So much more than just sounding out the words!!!
1. Orient the child to the story—have an adult style discussion
- Feed in anticipated difficult words
- Set the scene for success
2. Allow child to “control” the book and the reading
- Child turns pages
- Give wait time to work out words- Pause (5-10 seconds)
- Prompt-What would fit there?
- What would make sense?
- What would sound right?
- What does it start with?
- Read to the end of the book or chapter
- Praise-reinforce strategy use at the end of the page (be specific)
- e.g. “I saw you use the picture to help you- that’s what good readers do”
-You went back and fixed up that part so that it made sense
– You stopped at all the full stops
- If necessary go back and re- read short sections together
- Reading should be fluent from the very beginning
3. Discuss one element of the book
- Use open ended questions to promote thinking and conversation eg
-tell me about your favourite character
-why do you think this book is called……….?
– tell me about the problem in this book
-share your thinking about monkey in this book
-tell me about this picture , tell me about what you see/feel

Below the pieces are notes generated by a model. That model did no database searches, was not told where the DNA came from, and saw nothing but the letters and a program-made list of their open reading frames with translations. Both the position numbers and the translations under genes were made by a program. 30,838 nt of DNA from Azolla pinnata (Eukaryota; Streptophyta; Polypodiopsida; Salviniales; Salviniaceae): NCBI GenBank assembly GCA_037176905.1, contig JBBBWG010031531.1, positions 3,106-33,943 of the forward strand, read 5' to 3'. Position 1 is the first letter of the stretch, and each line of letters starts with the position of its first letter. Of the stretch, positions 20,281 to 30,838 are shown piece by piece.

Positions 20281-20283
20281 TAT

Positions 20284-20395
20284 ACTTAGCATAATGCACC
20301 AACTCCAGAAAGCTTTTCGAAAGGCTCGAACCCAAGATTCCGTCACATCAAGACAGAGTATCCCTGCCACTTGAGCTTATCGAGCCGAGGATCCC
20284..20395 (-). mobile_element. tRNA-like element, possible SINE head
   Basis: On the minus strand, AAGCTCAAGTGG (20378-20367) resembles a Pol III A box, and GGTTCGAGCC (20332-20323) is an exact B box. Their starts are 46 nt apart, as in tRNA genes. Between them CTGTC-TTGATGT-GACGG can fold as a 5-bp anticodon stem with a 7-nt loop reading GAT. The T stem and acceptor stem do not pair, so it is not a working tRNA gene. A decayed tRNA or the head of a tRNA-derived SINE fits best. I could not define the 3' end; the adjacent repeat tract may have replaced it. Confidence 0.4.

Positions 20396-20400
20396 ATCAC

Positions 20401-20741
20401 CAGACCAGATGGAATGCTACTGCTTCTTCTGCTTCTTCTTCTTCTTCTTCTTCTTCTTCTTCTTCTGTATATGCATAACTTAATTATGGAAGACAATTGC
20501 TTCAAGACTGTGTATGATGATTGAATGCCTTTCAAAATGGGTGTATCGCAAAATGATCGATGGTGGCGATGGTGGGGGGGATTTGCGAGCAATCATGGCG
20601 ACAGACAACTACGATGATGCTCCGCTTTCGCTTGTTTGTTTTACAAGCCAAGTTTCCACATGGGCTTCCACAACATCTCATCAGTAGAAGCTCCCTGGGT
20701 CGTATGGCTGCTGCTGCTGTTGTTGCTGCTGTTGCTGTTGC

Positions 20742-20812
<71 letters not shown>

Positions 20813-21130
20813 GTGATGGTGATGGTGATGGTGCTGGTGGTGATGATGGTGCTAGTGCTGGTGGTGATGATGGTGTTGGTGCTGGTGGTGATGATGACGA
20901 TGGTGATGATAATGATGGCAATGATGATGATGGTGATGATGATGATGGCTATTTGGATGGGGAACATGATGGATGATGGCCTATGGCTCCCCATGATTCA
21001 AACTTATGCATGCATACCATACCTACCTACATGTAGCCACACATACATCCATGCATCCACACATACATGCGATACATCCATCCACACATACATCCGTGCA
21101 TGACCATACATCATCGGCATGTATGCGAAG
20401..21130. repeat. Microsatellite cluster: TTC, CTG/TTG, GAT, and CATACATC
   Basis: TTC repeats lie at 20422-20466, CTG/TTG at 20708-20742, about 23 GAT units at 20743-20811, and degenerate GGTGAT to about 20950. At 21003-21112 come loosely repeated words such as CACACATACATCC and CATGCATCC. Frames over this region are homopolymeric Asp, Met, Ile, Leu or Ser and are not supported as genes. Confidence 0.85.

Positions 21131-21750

4. Tell the child one thing they did well as they leave
- You really made your reading sound like talking today
- You remembered “come” on all the pages
- I could see you were thinking about the story as you read today
- I know you were using the pictures to help you work out the story
- You backed up and re-read when the story didn’t make sense
1. Readers get better at reading by reading. Reading volume is critical to reading
progress. Allington 1994
Therefore children need to read, read and read!
2. Reading is about thinking…….
The difference between skilled and struggling readers is in what they do when comprehension is compromised.
Skilled readers do not simply notice that they have lost meaning but they also have plans for fixing up their comprehension.
Fisher, D., Frey, N., & Lapp, D.,